Loading presentation...

Present Remotely

Send the link below via email or IM


Present to your audience

Start remote presentation

  • Invited audience members will follow you as you navigate and present
  • People invited to a presentation do not need a Prezi account
  • This link expires 10 minutes after you close the presentation
  • A maximum of 30 users can follow your presentation
  • Learn more about this feature in our knowledge base article

Do you really want to delete this prezi?

Neither you, nor the coeditors you shared it with will be able to recover it again.


King Lear: A Portrayal of Domestic Dysfunction

Domestic Violence and Family Dynamics in One of Shakespeare's Greatest Tragedies.

Iris Henderson

on 27 October 2012

Comments (0)

Please log in to add your comment.

Report abuse

Transcript of King Lear: A Portrayal of Domestic Dysfunction

Family Violence and Fatherhood Domestic Dysfunction in King Lear Edmund's Mother Mothers Lear Fathers "I love your majesty according to my bond, no more, no less." Children Edmund Siblings Domestic Violence " Power, Control, Nature, and Ecophobia Cannibalism FREUD "...yet was his mother fair; there was good sport at his making, and the whoreson must be acknowledged." Goneril, Regan, and Cordelia's Mother "If thou shouldst not be glad, I would divorce myself from thy mother's tomb, Sepulching an adultress" Why are they absent? Why is this important to the plot?/ What effect does this have on the play? Gloucester "I thought the King had more affected the Duke of Albany than Cornwall" "Which of you shall we say doth love us most?" "But I have, sir,
a son by order of law,
some year younger than this,
who yet is no dearer in
my account..." Is love Quantifiable? "You have begot me, bred me, loved me: I Return those duties back as are right fit, Obey you, love you, and most honour you." "How sharper than a serpent's tooth it is to have a thankless child!" - Lear Cordelia Goneril "Into her womb convey sterility, dry up in her the organs of increase, and from her derogate body never spring a babe to honour her." Regan "I am made of that same metal as my sister, and prise me at her worth" "Edmund the base shall top the legitimate. I grow; I prosper." "...That lord whose hand must take my plight shall carry Half my love with him, half my care and duty: Sure, I shall never marry like my sisters, To love my father all." "I loved her most, and thought to set my rest On her kind nursery." "Thou madest thy daughters thy mothers" "The barbarous Scythian, Or he that makes his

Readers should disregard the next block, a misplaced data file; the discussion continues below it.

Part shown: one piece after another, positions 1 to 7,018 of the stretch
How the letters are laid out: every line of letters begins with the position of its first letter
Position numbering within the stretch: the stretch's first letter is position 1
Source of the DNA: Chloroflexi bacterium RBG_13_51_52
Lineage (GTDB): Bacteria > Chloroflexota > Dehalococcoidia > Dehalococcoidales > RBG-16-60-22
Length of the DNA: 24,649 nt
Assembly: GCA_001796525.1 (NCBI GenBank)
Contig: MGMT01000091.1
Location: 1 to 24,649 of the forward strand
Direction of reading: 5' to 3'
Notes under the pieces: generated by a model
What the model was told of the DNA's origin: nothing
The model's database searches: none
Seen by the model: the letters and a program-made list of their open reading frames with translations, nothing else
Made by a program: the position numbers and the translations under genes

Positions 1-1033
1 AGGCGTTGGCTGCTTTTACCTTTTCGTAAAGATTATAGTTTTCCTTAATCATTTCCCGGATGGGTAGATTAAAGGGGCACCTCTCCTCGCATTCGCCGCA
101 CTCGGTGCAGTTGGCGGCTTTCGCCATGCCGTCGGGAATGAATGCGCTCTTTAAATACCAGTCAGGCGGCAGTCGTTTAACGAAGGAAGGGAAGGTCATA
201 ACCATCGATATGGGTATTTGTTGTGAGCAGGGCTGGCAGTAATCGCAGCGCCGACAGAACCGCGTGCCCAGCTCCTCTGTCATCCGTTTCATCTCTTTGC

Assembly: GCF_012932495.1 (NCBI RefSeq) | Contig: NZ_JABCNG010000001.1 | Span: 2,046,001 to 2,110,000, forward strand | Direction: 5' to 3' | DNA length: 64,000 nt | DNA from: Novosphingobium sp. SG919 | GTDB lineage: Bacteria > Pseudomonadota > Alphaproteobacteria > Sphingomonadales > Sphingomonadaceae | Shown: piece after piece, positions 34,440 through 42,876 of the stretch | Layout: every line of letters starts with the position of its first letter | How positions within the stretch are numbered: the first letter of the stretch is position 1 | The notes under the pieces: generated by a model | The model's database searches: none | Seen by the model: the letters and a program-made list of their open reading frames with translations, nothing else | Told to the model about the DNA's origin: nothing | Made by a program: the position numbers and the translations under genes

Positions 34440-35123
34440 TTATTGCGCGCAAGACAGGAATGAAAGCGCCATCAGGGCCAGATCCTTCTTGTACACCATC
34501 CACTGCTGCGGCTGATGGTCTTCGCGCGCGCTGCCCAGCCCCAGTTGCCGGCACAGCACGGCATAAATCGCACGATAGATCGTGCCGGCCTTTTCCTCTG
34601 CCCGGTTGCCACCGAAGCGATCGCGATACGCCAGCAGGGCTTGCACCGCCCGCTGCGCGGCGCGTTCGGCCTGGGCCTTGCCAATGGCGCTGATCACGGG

generation messes To gorge his appetite,
shall to my bosom Be as well neighbour'd,
pitied, and relieved, As thou
my sometime daughter."
The play posits domestic disharmony both as monstrosity and as a form of cannibalism"
- Simon C Estok "Humanity must perforce prey on itself like monsters
in the deep." "The hedge-sparrow fed its cuckoo so long, That it's had it head bit off by it young" "'twas this flesh begot those pelican daughters" “Ecophobia is all about fear of a loss of agency and control to Nature. It is ecophobia that sets the Old Testament God ... declaring that "man" (anatomically and generically,...) is to have dominion over everything. It is ecophobia that allows "man" unquestioned use of land and animals. And it is ecophobia that posits Nature as the scapegoat for social problems .... Control of the natural environment, understood as a god-given right in Western culture, seems to imply ecophobia, just as the use of African slaves implies racism. ... ecophobia is about power.” Women as Victims "...the hatred of women and the hatred of nature are intimately connected and mutually reinforcing" - Ynestra King “Women are discursively, politically, and materially analogous with Nature in the play, not simply on the level of imagined genital nothingness, but on the level of their ideological function. Effectively voiceless (except as imagined menace and threat), an object of masculine desires for control, and a resource to be husbanded and managed, the natural environment and women are each potentially a profound threat to masculine control when things go awry. And things certainly do go awry in King Lear. Moreover, such threats have no place in Lear's world. Literally no place. They are irreconcilable with Lear's spaces of control.” Power and Control of the Home "home starts by bringing some space under control" - Mary Douglas "unaccommodated man is no more but such a poor, bare, fork'd animal as thou art" Do you support Cordelia's decision to respond honestly to Lear? Or should she have humored her old, simple-minded father by merely telling him what he wanted to hear? Can we condemn Goneril and Regan as 'evil' for doing just this? What do Edmund and Regan have in common? (cc) photo by medhead on Flickr "...Old Testament God ... declaring that "man" (anatomically and generically,...) is to have dominion over everything." - Simon C Estok
Full transcript